“I have been 100% supported by my family. There has never been any kind of negativity of ‘you can’t do this or you can’t do that.’ Be happy with what you do.”
As a successful South Asian actor, Irvine is inundated with numerous messages seeking advice. He said:
“I get loads of messages from South Asian actors who are starting at drama school. I get hundreds of messages asking me for advice asking ‘what kind of song shall I choose?’ I am inundated with messages all the time.
“It is important that people are thinking about it and what they want to do and irradicating those cliches of doctor, dentist, accountant and lawyer.
“People have got talents. There are so many people in our industry that are so talented but a lot of their talent goes unnoticed. There is a massive group of us.
“I wrote an article, ‘Crazy Pitch Asians’ (2019), we have loads of people in this industry that are so talented but are not getting seen.”
Need for Theatre Appreciation
Unfortunately, musical theatre is often overshadowed by other mediums of entertainment like films.
Irvine Iqbal explained why musical theatre is somewhat overlooked. He said:
“I think sometimes a lot of the focus is on Bollywood but we have got a massive talent base in this country of people and not just film actors. Sometimes the focus is on people like Dev Patel and TV and film people.
“But with a young, experienced and emerging group in theatre and the discipline is different because we have to be able to sing as well and sing at a very good standard.
“Asian people are not renowned for that rather it is just Bollywood and dancing but we have to sing as well as act.”
We asked Irvine why he thinks musical theatre is not typically recognised amongst South Asians. He said:
“I think it’s changing habits. Bollywood is very simple. People can just sit down and watch a movie. Bollywood is very black and white.
“When people watch a movie they go to the cinema and spend money and are guaranteed six to seven dance numbers, a beautiful hero and heroine.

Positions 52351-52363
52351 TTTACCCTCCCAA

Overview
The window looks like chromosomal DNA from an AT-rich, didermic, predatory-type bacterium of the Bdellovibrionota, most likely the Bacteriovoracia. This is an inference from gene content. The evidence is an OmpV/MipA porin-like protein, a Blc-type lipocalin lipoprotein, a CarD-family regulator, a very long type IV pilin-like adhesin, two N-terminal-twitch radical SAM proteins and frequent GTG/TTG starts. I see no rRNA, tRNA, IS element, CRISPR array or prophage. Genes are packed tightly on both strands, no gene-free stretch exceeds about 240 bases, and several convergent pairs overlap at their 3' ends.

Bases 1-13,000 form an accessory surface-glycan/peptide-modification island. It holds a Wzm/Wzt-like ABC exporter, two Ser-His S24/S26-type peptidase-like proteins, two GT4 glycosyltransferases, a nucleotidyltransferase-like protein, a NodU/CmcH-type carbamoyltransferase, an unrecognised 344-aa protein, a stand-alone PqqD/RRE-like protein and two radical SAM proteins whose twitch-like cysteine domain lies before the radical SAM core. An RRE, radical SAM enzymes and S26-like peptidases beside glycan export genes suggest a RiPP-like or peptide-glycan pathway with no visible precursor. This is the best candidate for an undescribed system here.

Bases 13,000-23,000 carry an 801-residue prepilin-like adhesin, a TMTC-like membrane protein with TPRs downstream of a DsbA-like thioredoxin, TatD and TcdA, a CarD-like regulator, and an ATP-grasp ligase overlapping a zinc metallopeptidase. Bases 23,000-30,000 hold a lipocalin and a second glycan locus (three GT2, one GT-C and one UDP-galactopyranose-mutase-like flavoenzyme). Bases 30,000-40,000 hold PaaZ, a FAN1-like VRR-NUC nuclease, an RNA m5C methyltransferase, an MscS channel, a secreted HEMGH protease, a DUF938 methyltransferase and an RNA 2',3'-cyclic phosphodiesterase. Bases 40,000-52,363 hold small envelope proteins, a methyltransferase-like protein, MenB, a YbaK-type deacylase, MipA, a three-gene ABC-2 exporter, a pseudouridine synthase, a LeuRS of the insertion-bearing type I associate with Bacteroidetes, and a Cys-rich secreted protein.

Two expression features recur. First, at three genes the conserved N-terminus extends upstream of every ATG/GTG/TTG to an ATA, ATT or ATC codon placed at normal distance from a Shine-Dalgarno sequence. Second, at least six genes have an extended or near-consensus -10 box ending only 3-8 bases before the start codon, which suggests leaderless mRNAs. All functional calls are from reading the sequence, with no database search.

“But with musical theatre, the story is more thought-provoking. People need to sit there and listen to the story and is more intellectual.
“There are also two other Asian actors, Alim Jayda and Cilla (Silvia). We are quite heavily represented in The Boy in the Dress (2020) which is nice.
“I mean how many musicals do you see that have three to four characters from South Asian backgrounds. It is very rare.”
Since 2015, Irvine Iqbal has been working tirelessly in the theatre productions, Bend it like Beckham (Phoneix Theatre) and Aladdin – The Musical.
We asked him whether he has any future projects in the pipeline to which he replied:
“I did Aladdin (Prince Edward Theatre) before this in the West End and (Bend It Like) Beckham (Phoenix Theatre) was before that. So, since 2015 I have been working and now I want to take time off.
“We finish on March 8 (2020) and there are rumours of transfer with this and I think it will transfer because its got the legs and it is very much something the West End needs.
“So I will be more than happy to come back to this.”
Message to Aspiring South Asian Actors
Having achieved great success with his various musical theatre performances we asked Irvine what advice he would give to young aspiring South Asian actors. He explained:
“A mixture of preparation and hard work are the most important things. I did a Drama degree and then went to the Royal Academy of Music afterwards.
“Having finished at the Royal Academy and got an agent I was quite lucky because that’s when Bombay Dreams was auditioning back in 2002.
“So for twenty years ago, it was good coming in. I think a lot of it is to do with hard work and preparation.”
Being a successful actor in various mediums of entertainment, Irvine Iqbal is truly an inspiration to many aspiring South Asian actors.
His appreciation for musical theatre is certainly heart-warming. The Boy in the Dress (2020) allowed Irvine to showcase his amazing talent and zest for acting.
Not to forget his incredible singing voice which commanded the attention of the audience.
Meanwhile, The Boy in the Dress continues to be showcased in the Royal Shakespeare Theatre until March 8, 2020.
To watch Irvine Iqbal in his Raj avatar, book tickets by calling the number 01789 331 111. Alternatively, visit the website.